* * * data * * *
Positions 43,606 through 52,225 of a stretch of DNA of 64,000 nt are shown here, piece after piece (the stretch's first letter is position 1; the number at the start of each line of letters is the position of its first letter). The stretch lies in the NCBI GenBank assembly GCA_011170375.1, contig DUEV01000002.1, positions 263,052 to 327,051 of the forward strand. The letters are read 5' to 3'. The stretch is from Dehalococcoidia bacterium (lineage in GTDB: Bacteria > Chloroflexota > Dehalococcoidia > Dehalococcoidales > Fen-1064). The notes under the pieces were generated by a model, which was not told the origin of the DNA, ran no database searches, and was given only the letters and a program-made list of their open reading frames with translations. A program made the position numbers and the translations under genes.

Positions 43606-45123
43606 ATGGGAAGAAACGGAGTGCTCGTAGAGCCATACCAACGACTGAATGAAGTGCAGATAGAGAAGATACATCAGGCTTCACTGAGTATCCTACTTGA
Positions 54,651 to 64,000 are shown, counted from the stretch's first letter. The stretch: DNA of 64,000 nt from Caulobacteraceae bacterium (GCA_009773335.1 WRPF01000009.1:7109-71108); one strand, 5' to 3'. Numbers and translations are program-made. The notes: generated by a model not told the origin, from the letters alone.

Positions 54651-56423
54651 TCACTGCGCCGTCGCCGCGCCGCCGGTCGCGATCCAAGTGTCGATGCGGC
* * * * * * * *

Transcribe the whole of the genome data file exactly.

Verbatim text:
Positions 43,606 through 52,225 of a stretch of DNA of 64,000 nt are shown here, piece after piece (the stretch's first letter is position 1; the number at the start of each line of letters is the position of its first letter). The stretch lies in the NCBI GenBank assembly GCA_011170375.1, contig DUEV01000002.1, positions 263,052 to 327,051 of the forward strand. The letters are read 5' to 3'. The stretch is from Dehalococcoidia bacterium (lineage in GTDB: Bacteria > Chloroflexota > Dehalococcoidia > Dehalococcoidales > Fen-1064). The notes under the pieces were generated by a model, which was not told the origin of the DNA, ran no database searches, and was given only the letters and a program-made list of their open reading frames with translations. A program made the position numbers and the translations under genes.

Positions 43606-45123
43606 ATGGGAAGAAACGGAGTGCTCGTAGAGCCATACCAACGACTGAATGAAGTGCAGATAGAGAAGATACATCAGGCTTCACTGAGTATCCTACTTGA
Positions 54,651 to 64,000 are shown, counted from the stretch's first letter. The stretch: DNA of 64,000 nt from Caulobacteraceae bacterium (GCA_009773335.1 WRPF01000009.1:7109-71108); one strand, 5' to 3'. Numbers and translations are program-made. The notes: generated by a model not told the origin, from the letters alone.

Positions 54651-56423
54651 TCACTGCGCCGTCGCCGCGCCGCCGGTCGCGATCCAAGTGTCGATGCGGC